Here are 5 signs of prescription pill addiction:
Usage Increase – Over time, it is common for individuals taking prescription medications to grow tolerant to the effects of their prescribed dose. If someone you know seems to be increasing his/her dose over time, this is an indication that the amount they were taking is no longer providing them relief.
Change in Daily Habits and Appearance – Personal hygiene may diminish as a result of a drug addiction. Sleeping and eating habits change, and a person may have a constant cough, runny nose and red, glazed eyes.
Blackouts and Forgetfulness – Another clear indication of dependence is when the person regularly forgets events that have taken place and appears to be suffering blackouts.
Defensiveness – When attempting to hide a drug dependency, abusers can become very defensive if they feel their secret is being discovered. They might even react to simple requests or questions by lashing out.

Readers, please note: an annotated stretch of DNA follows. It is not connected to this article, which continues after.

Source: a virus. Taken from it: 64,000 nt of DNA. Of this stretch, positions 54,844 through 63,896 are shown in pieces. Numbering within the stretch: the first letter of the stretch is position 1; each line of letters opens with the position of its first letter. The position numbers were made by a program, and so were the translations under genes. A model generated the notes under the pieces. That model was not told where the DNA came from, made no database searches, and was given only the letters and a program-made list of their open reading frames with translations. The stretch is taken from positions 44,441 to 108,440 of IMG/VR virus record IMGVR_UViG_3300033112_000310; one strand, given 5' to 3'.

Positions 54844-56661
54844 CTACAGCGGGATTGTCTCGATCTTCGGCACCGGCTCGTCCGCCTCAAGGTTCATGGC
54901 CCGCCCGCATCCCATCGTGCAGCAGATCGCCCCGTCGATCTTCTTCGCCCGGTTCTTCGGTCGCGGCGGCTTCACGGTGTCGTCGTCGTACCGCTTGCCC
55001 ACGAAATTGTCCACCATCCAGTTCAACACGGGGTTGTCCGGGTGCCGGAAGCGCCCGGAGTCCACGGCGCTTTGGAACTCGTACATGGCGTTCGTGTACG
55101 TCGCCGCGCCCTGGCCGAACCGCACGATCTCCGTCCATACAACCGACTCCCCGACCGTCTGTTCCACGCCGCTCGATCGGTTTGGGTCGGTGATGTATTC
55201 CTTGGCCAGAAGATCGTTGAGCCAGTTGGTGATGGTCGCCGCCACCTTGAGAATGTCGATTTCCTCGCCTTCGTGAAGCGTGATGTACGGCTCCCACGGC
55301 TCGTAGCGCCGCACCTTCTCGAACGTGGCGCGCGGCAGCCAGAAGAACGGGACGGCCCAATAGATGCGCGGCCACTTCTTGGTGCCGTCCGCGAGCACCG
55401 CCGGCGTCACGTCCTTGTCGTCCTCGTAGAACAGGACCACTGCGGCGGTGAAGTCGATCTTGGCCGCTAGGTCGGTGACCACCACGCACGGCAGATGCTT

Time Spent on Obtaining Prescriptions – A dependent person will spend large amounts of time driving great distances and visiting multiple doctors to obtain the drugs. Watch for signs that he or she seems preoccupied with a quest for medication, demonstrating that the drug has become their top priority.
Other signs of prescription pill addiction are:
- Stealing, forging or selling prescriptions
- Taking higher doses than prescribed
- Excessive mood swings or hostility
- Increase or decrease in sleep
- Poor decision making
- Appearing to be high, unusually energetic or revved up, or sedated
- Continually “losing” prescriptions, so more prescriptions must be written
- Seeking prescriptions from more than one doctor (Doctor shopping)
Luckily anyone who has prescription pill addiction can get help and doesn’t have to continue on in the vicious cycle that is prescription pill dependence. There are many inpatient treatment centers and detoxes as well as outpatient ones to treat any kind of prescription pill addiction.
If your loved one is in need of treatment prescription pill addiction, please give us a call at 800-951-6135.
Before drugs like Opana and Exalgo were the new drugs of choice for pain management clinics it was Roxicodone and before that the very popular drug of abuse OxyContin. It really seems like as soon as we get a handle on one drug distributed through pain management clinics; new drugs appear within the pain management clinics. Here is the story of how Opana and Exalgo became the new drugs of choice for pain management clinics.